Punch groaned. He was sick of the Renaissance, sick of the tourists that came to the fair dressed in satin pantaloons and lace bodices, trying to relive an era that hadn’t been that great to begin with. He shifted uncomfortably, and his head struck the side of one of the bookcases. With an enormous crash, the case toppled and fell to the floor, crushing the puppets underneath.

Hours later, Punch awakened with a terrible headache. The bookcase had vanished. This baffled Punch, since the impact had knocked him unconscious, and there was no reason to believe such a heavy obect would disappear afterward. He had landed in a vast, open field, surrounded by the other puppets. All of them appeared unscathed, yet dazed.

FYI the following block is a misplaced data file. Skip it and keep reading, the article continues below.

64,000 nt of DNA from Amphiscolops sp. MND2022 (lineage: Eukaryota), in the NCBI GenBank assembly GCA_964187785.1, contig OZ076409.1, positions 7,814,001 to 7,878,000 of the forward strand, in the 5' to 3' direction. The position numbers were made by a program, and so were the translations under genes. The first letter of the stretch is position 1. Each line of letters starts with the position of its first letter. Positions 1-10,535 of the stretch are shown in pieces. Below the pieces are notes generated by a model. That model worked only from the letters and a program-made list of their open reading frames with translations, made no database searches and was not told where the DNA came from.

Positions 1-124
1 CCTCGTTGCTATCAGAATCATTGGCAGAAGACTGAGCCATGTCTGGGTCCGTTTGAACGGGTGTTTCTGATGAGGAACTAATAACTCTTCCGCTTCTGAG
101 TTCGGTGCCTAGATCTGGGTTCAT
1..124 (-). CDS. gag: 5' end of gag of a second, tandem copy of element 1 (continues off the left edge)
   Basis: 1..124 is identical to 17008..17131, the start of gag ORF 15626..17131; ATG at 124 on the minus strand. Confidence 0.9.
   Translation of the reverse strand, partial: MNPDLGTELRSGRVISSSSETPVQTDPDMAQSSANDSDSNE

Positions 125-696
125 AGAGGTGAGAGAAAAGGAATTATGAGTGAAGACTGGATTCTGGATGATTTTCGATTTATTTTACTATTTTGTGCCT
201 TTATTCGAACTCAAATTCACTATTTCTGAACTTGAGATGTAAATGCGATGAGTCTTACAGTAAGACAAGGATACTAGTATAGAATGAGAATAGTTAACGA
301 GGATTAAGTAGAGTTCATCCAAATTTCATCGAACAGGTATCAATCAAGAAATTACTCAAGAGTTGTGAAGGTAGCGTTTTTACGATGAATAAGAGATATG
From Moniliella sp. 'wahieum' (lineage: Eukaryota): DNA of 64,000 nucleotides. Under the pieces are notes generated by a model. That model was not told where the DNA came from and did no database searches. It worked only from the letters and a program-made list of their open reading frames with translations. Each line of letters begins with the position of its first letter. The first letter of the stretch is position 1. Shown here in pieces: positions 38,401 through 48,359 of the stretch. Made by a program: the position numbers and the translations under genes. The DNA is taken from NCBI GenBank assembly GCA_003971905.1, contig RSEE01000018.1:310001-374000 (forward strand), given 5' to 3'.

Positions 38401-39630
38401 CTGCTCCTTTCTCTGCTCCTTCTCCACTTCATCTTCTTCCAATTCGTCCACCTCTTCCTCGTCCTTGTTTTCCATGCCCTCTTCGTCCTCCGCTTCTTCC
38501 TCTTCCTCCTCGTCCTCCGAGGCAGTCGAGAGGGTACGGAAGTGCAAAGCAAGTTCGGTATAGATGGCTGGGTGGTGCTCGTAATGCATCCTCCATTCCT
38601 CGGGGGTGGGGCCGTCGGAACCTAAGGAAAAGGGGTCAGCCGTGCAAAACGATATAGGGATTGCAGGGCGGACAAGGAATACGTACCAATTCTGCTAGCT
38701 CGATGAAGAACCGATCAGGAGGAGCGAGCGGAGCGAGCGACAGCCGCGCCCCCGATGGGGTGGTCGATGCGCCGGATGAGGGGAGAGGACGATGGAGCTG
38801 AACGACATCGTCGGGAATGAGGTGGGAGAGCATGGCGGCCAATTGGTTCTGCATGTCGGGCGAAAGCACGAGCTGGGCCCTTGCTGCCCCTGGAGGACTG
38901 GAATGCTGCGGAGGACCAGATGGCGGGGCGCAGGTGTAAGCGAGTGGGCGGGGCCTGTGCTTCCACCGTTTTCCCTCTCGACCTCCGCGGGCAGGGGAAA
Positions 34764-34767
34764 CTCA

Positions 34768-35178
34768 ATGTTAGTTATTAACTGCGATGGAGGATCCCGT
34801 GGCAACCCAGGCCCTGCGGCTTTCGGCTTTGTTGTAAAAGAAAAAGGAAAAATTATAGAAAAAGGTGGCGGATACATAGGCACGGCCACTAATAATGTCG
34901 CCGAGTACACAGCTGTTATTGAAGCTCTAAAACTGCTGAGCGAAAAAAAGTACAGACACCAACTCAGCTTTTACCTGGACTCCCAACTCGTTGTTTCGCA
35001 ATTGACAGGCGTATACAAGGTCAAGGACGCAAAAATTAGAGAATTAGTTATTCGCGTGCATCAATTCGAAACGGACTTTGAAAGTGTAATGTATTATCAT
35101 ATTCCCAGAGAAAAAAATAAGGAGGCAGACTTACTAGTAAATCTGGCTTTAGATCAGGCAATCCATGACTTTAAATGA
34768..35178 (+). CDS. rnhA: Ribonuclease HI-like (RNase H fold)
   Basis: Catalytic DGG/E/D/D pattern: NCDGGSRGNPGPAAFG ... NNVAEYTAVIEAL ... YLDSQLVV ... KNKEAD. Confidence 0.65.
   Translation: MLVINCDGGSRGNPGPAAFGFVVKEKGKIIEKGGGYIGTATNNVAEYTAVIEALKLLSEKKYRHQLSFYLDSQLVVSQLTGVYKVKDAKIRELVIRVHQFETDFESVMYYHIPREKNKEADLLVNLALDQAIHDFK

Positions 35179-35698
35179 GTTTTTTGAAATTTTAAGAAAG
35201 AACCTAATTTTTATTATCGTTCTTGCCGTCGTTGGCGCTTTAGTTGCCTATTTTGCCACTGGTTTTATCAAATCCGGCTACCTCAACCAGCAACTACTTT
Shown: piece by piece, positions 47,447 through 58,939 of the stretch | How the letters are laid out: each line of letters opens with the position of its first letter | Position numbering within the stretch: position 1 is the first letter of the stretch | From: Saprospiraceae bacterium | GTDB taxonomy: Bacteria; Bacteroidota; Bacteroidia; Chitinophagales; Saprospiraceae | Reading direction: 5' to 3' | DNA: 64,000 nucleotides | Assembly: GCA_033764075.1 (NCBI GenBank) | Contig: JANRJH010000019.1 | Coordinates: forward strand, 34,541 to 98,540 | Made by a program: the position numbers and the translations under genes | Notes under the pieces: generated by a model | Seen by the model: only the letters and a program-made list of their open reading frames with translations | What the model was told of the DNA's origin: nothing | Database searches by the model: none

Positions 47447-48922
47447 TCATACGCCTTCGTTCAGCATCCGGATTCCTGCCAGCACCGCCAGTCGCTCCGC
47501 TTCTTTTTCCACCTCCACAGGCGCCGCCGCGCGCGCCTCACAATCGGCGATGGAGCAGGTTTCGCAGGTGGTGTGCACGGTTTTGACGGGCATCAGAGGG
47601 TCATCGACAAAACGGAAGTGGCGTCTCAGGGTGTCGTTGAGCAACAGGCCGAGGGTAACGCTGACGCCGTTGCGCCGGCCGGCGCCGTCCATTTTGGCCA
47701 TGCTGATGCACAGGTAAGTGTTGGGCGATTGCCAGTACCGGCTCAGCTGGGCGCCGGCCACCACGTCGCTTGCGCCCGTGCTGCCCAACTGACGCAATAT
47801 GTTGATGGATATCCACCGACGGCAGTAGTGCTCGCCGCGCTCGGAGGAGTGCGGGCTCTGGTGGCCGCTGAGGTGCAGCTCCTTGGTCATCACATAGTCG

The Doctor rose unsteadily to his feet, clutching his head with both hands. “Where the hell are we?” he asked irritably. Punch’s eyes scanned the horizon. In the distance, a clock tower was striking eleven. Its ominous peals echoed across the field, then abated. The Baby instantly burst into tears. This was typical of him, but the Constable was having none of it today. “Be QUIET!” he snapped, and the Baby’s sobs subsided instantly.

The puppets were on the periphery of a tiny hamlet. They wandered into the town’s center, moving slowly as they took in the scene before them. A group of women stood in a cluster, stirring something disgusting in a large kettle. The stench was overpowering, and Punch steered the group in the opposite direction-past scores of horses, men dressed in tights and doublets, women in high-necked dresses, quaint shops offering candles and shoes.